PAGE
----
Tuesday, July 23, 2019
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US FAA: Boeing has to deal with the new issue of 737 MAX – Business

US regulators said Boeing must tackle a new "potential risk" for the Boeing 737 MAX on Wednesday and continue to tarnish the resumption of service after two deadly crashes.

The problem encountered in testing the FAA simulator involved the ability of pilots to quickly restore control of the aircraft when an automated air handling system pushes the aircraft down, a person familiar with the matter said.

The Federal Aviation Administration "will abolish the prohibition regulation of the aircraft, if we consider it safe," the agency said in an e-mail.

"The FAA has recently identified a potential risk to Boeing."

According to Boeing, the software update for the 737 MAX, which was developed in the last eight months, is currently not available.

"The Boeing Company agrees with the FAA's decision and solicitation and is working on the software required to answer the FAA's request," Boeing said in a letter of filing.

"Boeing will not offer the 737 MAX for certification by the FAA until we have met all of the MAX certification requirements and safe recommissioning."

In a Wednesday media release, the company said the resolution of the "condition" would reduce the workload of pilots by "taking into account a potential source of unauthorized stabilizer movement".

Boeing's shares fell 0.7% to $ 372.50 after the close.

Uncertain timeframe

The Boeing global fleet of 737 MAX aircraft has been down since mid-March after two accidents involving 346 people.

An important step in the certification process is an FAA test flight scheduled for at least the week of July 8, a person familiar with the matter said.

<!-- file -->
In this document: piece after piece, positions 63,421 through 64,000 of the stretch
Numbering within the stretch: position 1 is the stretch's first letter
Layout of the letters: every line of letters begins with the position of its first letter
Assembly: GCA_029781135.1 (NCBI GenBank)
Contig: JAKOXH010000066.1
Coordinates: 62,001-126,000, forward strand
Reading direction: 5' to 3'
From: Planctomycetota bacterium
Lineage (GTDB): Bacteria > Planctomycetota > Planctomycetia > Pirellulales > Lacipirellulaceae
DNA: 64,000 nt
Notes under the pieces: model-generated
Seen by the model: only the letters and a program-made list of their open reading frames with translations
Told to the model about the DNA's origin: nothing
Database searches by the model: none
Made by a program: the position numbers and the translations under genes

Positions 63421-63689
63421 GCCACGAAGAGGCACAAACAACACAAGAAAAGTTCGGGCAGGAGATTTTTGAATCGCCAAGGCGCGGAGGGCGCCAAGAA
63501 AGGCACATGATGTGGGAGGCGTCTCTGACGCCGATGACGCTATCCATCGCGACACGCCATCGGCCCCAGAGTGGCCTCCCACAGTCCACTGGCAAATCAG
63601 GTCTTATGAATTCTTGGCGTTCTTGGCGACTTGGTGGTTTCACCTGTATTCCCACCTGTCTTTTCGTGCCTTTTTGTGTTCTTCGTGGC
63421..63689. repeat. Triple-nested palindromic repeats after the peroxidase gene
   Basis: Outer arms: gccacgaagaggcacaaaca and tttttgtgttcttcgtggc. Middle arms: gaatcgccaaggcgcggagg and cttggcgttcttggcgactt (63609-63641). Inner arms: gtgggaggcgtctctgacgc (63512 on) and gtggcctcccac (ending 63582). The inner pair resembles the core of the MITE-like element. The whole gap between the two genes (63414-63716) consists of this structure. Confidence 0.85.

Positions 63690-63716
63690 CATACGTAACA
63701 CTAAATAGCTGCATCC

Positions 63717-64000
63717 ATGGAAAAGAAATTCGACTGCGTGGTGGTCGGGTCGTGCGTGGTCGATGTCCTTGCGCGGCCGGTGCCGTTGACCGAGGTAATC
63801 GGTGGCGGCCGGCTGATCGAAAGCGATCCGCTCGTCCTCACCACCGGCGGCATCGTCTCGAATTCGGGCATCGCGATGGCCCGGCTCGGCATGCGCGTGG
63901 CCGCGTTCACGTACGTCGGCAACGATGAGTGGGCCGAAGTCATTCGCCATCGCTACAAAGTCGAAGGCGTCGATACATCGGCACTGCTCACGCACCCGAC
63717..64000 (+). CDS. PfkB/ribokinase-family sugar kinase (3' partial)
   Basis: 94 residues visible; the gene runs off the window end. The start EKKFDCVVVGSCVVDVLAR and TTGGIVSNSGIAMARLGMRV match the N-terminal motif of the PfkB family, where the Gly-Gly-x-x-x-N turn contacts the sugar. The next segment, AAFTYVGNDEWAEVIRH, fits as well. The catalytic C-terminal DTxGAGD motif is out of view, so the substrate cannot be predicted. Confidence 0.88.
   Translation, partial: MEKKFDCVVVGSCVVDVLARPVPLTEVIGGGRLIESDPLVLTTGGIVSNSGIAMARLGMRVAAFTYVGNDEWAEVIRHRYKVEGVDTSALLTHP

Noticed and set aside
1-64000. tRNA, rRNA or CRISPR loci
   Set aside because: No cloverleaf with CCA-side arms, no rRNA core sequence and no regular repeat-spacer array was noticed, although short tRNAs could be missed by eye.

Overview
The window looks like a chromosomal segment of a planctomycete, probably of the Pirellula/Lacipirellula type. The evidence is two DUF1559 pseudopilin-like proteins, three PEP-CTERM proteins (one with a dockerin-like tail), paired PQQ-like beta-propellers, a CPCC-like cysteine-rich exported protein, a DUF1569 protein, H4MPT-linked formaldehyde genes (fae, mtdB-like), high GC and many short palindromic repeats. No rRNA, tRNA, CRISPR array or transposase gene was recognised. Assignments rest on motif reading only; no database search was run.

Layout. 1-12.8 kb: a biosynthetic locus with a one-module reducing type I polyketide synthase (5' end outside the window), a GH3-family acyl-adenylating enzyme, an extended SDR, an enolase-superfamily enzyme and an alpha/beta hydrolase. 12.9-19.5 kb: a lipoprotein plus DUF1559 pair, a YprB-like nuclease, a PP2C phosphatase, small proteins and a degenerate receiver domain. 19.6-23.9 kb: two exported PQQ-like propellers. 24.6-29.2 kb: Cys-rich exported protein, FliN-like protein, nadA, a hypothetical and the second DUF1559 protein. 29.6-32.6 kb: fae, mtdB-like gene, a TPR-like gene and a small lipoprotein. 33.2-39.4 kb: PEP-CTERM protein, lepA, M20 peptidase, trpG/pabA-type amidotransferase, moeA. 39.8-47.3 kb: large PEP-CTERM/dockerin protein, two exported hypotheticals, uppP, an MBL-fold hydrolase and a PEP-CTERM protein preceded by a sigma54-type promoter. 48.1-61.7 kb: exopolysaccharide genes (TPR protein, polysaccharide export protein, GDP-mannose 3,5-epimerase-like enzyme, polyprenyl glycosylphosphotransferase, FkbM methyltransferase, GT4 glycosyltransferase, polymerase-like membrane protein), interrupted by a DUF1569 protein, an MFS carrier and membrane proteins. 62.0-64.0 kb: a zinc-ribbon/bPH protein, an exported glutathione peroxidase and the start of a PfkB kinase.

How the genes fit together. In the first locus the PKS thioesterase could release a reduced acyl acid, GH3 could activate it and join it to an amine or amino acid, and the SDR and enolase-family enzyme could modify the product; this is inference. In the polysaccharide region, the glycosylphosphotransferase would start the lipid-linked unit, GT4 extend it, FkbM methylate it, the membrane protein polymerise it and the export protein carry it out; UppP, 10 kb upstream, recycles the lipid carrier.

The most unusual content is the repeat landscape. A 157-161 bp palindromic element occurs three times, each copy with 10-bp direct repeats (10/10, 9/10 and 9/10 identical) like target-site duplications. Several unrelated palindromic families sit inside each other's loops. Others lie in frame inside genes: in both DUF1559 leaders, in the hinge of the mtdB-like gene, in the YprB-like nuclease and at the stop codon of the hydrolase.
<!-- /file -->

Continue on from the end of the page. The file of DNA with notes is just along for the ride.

Even before this latest issue surfaced, the prospects of getting the planes blown up were uncertain, partly because the FAA wanted other regulators to approve the plane's re-entry shortly after the US agency.

Some regulators have advocated calling for simulator training for pilots on the 737 MAX, an idea that was advocated last week by retired pilot Chesley "Sully" Sullenberger at a congressional hearing.

Pilot simulator training would be costly and time consuming to retrieve, in part because only four 737 MAX simulators are currently on the market. However, some panelists at the hearing mentioned that simulators might be used on previous Boeing 737 models.

US airlines such as American Airlines and Southwest Airlines have recently postponed their timeframe for the re-flight of aircraft until the end of the summer.

Much of the attention since the crash of Lion Air and Ethiopian Airlines has focused on the Maneuverability Augmentation System (MCAS).

In both MAX crashes, the MCAS sharply pointed down the aircraft due to a faulty sensor gauge, which made it difficult for pilots to control their aircraft after takeoff, according to preliminary crash reports.


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